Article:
Below is what happened in search today, as reported on Search Engine Land and from other places across the web. The post SearchCap: Google bugs, Bing Ads conversions & Google local finder mentions appeared first on Search Engine Land.

Please visit Search Engine Land for the full article.

Tomtoberfest Tech Mixer features local startups

Tomtoberfest Tech Mixer features local startups … physical therapy, spas and kids zones, according to acac Co-Marketing Coordinator Meg Welch.

Moz’s Brand-New SEO Learning Center Has Landed!

Posted by rachelgooodmanmoore

CHAPTER 1: A New Hope

A long time ago in a galaxy far, far away, marketers who wanted to learn about SEO were forced to mine deep into the caverns of Google search engine result pages to find the answers to even the most simple SEO questions.

Then, out of darkness came a new hope (with a mouthful of a name):

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…the Learn SEO and Search Marketing hub!

The SEO and Search Marketing hub housed resources like the Beginner’s Guide to SEO and articles about popular SEO topics like meta descriptions, title tags, and robots.txt. Its purpose was to serve as a one-stop-shop for visitors looking to learn what SEO was all about and how to use it on their own sites.

The Learn SEO and Search marketing hub would go on to serve as a guiding light for searchers and site visitors looking to learn the ropes of SEO for many years to come.

CHAPTER 2: The Learning Hub Strikes Back

Since its inception in 2010, this hub happily served hundreds of thousands of Internet folk looking to learn the ropes of SEO and search marketing. But time took its toll on the hub. As marketing and search engine optimization grew increasingly complex, the Learning Hub lapsed into disrepair. While new content was periodically added, that content was hard to find and often intermingled with older, out-of-date resources. The Learning Hub became less of a hub and more of a list of resources… some of which were also lists of resources.

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Offshoots like the Local Learning Center and Content Marketing Learning Center sprung up in an effort to tame the overgrown learning hub, but ‘twas all for naught: By autumn of 2016, Moz’s learning hub sites were a confusing nest of hard-to-navigate articles, guides, and 404s. Some articles were written for SEO experts and explained concepts in extensive, technical detail, while others were written for an audience with less extensive SEO knowledge. It was impossible to know which type of article you found yourself in before you wound up confused or discouraged.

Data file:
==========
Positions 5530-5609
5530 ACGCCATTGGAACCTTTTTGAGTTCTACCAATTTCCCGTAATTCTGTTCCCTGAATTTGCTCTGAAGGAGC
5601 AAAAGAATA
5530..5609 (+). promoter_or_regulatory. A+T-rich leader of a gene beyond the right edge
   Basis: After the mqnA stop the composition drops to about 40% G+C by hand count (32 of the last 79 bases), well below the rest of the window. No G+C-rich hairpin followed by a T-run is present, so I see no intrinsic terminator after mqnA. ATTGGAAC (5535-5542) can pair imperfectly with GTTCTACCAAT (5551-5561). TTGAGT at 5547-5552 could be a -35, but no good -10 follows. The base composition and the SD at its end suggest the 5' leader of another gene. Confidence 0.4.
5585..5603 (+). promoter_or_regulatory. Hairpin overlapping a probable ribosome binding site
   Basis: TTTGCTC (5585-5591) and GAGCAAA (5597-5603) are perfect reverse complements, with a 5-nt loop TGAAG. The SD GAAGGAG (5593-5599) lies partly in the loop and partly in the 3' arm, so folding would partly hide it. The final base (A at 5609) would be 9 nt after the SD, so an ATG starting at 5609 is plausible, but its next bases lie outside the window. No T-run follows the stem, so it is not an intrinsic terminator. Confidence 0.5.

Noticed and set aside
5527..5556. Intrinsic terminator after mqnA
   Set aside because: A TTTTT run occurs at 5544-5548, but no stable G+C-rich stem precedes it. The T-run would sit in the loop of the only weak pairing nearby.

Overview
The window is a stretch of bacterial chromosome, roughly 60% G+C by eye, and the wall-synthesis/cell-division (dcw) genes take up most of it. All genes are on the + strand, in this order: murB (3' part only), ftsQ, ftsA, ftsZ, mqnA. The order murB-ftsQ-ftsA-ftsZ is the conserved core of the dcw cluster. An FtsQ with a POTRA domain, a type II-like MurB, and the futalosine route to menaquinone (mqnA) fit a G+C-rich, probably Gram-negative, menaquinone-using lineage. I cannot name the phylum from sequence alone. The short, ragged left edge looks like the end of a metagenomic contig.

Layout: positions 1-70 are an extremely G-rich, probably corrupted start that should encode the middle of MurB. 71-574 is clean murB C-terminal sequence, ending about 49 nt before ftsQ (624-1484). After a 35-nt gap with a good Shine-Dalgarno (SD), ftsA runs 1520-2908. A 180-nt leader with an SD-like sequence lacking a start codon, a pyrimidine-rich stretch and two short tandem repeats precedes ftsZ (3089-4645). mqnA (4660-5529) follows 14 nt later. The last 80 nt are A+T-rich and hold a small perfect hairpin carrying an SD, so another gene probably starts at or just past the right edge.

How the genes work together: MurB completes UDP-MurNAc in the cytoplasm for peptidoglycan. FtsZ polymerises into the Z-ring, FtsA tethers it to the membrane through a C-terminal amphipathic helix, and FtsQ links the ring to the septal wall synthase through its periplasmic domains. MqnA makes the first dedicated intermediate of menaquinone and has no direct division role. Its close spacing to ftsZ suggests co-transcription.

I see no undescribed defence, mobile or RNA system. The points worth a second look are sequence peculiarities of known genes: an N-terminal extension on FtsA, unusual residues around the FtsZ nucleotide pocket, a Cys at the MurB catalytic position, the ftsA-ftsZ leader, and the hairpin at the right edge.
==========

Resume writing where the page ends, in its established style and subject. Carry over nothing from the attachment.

What had once been a useful resource for marketers of all backgrounds was languishing in its age.

CHAPTER 3: The Return of the Learning Center

The vision behind the SEO and Search Marketing Hub had always been to educate SEOs and search marketers on the skills they needed to be successful in their jobs. While the site section continued to serve that purpose, somewhere along the along the way we started getting diminishing returns.

Our mission, then, was clear: Re-invent Moz’s learning resources with a new structure, new website, and new content.

As we set off on this mission, one thing was clear: The new Learning Center should serve as a home base for marketers and SEOs of all skill levels to learn what’s needed to excel in their work: from the fundamentals to expert-level content, from time-tested tenets of SEO success to cutting-edge tactics and tricks. If we weren’t able to accomplish this, our mission would all be for naught.

We also believed that a new Learning Center should make it easy for visitors of all skill levels and learning styles to find value: from those folks who want to read an article then dive into their work; to those who want to browse through libraries of focused SEO videos; to folks who want to learn from the experts in hands-on webinars.